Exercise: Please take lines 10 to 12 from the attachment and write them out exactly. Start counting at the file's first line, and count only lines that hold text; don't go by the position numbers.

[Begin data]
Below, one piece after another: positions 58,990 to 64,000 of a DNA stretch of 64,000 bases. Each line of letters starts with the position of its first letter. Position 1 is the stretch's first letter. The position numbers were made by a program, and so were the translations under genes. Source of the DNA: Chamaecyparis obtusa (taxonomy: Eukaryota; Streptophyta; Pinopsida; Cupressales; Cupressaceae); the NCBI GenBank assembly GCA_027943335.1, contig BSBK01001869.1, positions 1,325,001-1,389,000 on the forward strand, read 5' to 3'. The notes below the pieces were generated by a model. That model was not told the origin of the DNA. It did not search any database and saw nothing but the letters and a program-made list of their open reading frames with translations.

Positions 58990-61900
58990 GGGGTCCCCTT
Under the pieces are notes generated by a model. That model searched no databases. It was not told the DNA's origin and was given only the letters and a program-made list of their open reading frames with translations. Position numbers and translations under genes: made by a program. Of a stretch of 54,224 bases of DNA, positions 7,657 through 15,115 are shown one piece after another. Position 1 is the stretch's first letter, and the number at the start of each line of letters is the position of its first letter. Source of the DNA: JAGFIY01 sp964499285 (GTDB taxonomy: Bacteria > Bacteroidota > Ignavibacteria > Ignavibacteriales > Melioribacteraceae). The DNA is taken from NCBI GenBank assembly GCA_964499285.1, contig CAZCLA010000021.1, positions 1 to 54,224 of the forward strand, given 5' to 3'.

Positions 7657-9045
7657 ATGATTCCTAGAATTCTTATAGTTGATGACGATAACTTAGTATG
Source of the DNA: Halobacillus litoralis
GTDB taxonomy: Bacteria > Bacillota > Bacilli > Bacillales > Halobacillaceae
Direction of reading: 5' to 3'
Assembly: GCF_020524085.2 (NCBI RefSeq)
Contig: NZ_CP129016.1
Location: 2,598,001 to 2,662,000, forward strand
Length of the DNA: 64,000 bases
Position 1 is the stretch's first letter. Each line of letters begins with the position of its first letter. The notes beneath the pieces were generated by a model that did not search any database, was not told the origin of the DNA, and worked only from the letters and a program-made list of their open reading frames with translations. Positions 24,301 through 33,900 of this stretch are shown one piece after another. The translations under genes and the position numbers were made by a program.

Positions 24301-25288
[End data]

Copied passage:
Assembly: GCF_020524085.2 (NCBI RefSeq)
Contig: NZ_CP129016.1
Location: 2,598,001 to 2,662,000, forward strand